We woke to a cloudy morning, though the rain had thankfully stopped. We also didn’t have an early ferry to catch, so we were able to start our morning a little slower. Lydie and Cassie enjoyed exploring the sprawling hotel, finding a bowling alley (of sorts) buried in the back, and took the chance to make a ruckus.
Our plan for the day was to drive south, eventually making our way to Hafslo, where we would be sleeping at a “guesthouse” (though we didn’t know what that exactly meant). (Incidentally, “Hafslo” is Norwegian for “the speed that my wife moves in the morning before her coffee.”) We were also hoping that we would have time to visit the Borgund Stavkyrkje or Borgund Stave Church as it is known in English, but that excursion would involve a ferry so we weren’t sure if the timing would work out.
After leaving our hotel, we drove east along the edge of Jølstravatnet Lake. (“Vatnet” is Norwegian for lake, so that “Jølstravatnet” means “Jølstra Lake.” Oh, and conveniently “vat” is “wet.”) The lake doesn’t connect to the ocean, so that it technically is not a fjord, but geologically it is almost the same thing. It was clearly carved by glaciers, making it look like a fjord that has been emptied of most of its water. About fifteen minutes after leaving the hotel, we pulled over to admire the lake, looking back towards Skei.
After enjoying the views, we got back in the car. The road immediately plunged into the Fjærlandstunnelen, a four-mile tunnel under the Marabreen Glacier. (Yep. My redundancy continues. “Breen” is Norwegian for “glacier.”) On the other side of the tunnel, we turned off the highway to visit the base of Bøyabreen, another glacier. Marabreen and Bøyabreen are both branches of Jostedalsbreen, the largest glacier in Europe. We parked the car and headed down the path towards the glacier.
After a short walk we reached the base of the cliff below the glacier, where there was a small lake.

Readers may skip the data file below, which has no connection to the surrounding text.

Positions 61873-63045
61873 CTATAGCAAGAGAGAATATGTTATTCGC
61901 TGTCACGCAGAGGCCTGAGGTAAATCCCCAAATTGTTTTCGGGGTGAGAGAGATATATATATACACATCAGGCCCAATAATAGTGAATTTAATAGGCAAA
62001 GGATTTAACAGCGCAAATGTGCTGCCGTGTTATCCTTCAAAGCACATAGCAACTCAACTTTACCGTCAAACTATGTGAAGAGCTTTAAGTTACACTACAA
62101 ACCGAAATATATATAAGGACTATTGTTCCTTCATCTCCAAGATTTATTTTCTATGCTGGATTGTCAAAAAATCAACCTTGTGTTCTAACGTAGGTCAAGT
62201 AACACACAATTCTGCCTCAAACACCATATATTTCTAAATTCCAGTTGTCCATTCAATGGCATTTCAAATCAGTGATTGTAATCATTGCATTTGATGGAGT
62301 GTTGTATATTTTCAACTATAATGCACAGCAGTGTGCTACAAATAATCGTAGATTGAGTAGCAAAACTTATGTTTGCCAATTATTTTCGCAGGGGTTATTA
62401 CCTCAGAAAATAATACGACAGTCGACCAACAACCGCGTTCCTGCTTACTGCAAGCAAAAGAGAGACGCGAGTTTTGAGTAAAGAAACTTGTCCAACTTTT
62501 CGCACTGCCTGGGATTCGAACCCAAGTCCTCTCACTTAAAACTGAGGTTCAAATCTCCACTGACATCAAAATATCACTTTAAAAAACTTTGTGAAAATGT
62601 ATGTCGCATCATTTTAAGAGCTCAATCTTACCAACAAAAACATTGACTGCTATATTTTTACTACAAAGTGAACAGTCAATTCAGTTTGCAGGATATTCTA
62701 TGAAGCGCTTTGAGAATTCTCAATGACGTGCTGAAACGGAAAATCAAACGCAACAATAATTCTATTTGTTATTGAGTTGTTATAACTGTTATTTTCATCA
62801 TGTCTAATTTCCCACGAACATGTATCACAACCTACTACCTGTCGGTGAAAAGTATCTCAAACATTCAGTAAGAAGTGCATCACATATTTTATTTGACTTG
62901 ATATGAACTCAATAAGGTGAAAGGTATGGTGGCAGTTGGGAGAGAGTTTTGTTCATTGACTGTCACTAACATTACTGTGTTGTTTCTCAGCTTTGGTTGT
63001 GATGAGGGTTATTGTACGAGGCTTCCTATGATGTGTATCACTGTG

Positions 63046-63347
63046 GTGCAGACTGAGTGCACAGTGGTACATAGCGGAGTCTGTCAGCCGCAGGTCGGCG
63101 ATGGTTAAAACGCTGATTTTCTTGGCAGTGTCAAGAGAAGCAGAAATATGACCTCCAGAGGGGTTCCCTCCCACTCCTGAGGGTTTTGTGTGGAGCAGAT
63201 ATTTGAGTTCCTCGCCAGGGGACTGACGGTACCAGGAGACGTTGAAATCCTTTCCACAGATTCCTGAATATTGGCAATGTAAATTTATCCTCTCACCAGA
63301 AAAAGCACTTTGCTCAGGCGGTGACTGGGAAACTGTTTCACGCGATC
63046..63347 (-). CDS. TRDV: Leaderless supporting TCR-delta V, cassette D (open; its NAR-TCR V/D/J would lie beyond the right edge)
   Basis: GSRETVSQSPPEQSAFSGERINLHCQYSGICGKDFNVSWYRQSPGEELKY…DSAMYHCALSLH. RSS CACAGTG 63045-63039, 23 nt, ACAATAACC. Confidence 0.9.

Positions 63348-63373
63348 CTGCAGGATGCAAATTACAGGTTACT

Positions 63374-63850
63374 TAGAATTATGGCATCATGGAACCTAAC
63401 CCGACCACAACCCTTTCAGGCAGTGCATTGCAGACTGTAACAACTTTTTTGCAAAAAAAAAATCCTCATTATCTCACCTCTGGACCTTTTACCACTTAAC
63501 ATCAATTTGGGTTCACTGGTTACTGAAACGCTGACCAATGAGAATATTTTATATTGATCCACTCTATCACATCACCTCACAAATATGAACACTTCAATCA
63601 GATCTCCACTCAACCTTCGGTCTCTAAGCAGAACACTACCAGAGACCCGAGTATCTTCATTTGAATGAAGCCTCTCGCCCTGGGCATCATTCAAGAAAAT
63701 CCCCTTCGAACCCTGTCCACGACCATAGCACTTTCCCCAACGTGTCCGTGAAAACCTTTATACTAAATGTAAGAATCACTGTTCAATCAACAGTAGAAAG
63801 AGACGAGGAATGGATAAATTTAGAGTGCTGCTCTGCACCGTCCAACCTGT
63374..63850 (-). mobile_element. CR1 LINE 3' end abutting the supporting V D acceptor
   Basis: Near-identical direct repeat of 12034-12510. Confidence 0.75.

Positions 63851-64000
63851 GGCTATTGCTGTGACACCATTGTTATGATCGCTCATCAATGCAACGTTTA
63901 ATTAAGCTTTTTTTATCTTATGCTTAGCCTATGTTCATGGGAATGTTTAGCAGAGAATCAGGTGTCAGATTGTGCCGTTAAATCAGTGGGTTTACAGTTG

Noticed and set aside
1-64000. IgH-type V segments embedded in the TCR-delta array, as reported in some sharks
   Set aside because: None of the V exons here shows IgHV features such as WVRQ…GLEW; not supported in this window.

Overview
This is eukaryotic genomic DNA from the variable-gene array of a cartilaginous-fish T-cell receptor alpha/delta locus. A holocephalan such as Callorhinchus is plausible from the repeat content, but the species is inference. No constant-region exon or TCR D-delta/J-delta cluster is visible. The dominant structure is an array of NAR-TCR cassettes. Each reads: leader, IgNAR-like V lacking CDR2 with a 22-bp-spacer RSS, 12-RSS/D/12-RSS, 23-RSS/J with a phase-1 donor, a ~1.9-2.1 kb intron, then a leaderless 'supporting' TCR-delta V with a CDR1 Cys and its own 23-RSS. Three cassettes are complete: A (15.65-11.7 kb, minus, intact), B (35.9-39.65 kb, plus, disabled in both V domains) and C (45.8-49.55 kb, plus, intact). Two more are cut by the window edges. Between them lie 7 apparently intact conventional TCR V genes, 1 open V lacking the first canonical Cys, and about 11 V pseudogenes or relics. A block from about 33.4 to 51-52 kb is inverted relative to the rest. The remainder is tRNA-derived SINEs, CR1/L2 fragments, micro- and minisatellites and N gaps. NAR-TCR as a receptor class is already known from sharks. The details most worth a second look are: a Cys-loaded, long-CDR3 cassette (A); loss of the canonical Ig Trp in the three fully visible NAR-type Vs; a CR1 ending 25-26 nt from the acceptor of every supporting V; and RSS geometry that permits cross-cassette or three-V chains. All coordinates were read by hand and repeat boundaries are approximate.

The lake was carved by the glacier years ago when it extended further down the valley. As much as we would have liked, we couldn’t get close to the glacier itself. It’s hard to tell from the photo, but the cliff was enormous, and playing at the base of a glacier is also not a good idea, as ice can calve off unexpectedly. In fact, perched on a steep rocky chute, Bøyabreen is one of the fastest moving glaciers in Europe, with the ice moving about six feet each day.
Though we couldn’t climb the glacier itself, we could try to get a better view. There were signs for a short hike up the left side of the glacier, and we set off to see what we could find.
After passing through lush, wet forests, the path started to climb, getting rockier as we went. The sun came out, and the girls got hot, passing their sweatshirts to their sherpa.
On we climbed…
After about 45 minutes, we reached the end of the hike, where a cliff provided a great view of the glacier, which you can see behind the girls below.
On the way back down, we enjoyed amazing views of the valley stretching out below the glacier.
We were soon back at the base of the glacier, where the girls enjoyed playing in the glacial melt, stained power blue with silt.
We all would have enjoyed a longer hike, but our time was limited if we were going to make it to the church. We decided to get lunch at the restaurant in the small visitor’s center. The food was surprisingly tasty, particularly the Norwegian apple muffins, which had just come out of the oven.
Back on the road, we made great time, with one minor snag. I had a conference call for work that unfortunately fell during our ferry crossing of yet another fjord. Best. Conference. Room. Ever.
Soon, we reached the Borgund Stavkyrkje.
Okay, so fine. It isn’t actually a viking church. The vikings didn’t have churches — they were vikings for crying out loud. But this church was about as close as you could come to a viking church. The Viking Age ended in the mid 11th Century and this church was built sometime between 1180 and 1250 A.D. That’s right. This wooden church is about 800 years old. And look at the dragon heads swooping from the roof, hearkening back to the prows of viking long boats. Though christian, the interior of the church likewise incorporates Norse themes.
There are also Norse runes carved into the wood just outside of this door. They were hard to photograph, as they are now covered in glass, but one inscription reads: “Thor wrote these runes in the evening at the St. Olaf’s Mass.” Thor? Yeah, Thor. Maybe not the God of Thunder himself, but still some guy named Thor who was nuts enough to carve up the church after St. Olaf’s Mass. And that’s the same Olaf we crossed paths with in Trondheim.
We’ve seen lots of old church’s in Europe, but between the setting and the viking influences this one was special.
After the church, we made our way to Hafslo, where we soon found our guesthouse, which was run by a nice couple and their kids. The wife was American and assured us that, despite the beauty and charm of Norway in July the winters could be brutal. Surely, she was right, but the view from our room was still idyllic.
For dinner we backtracked to the nearby town of Kaupanger, where at the request of the chickadees we continued our study of Norwegian pizza.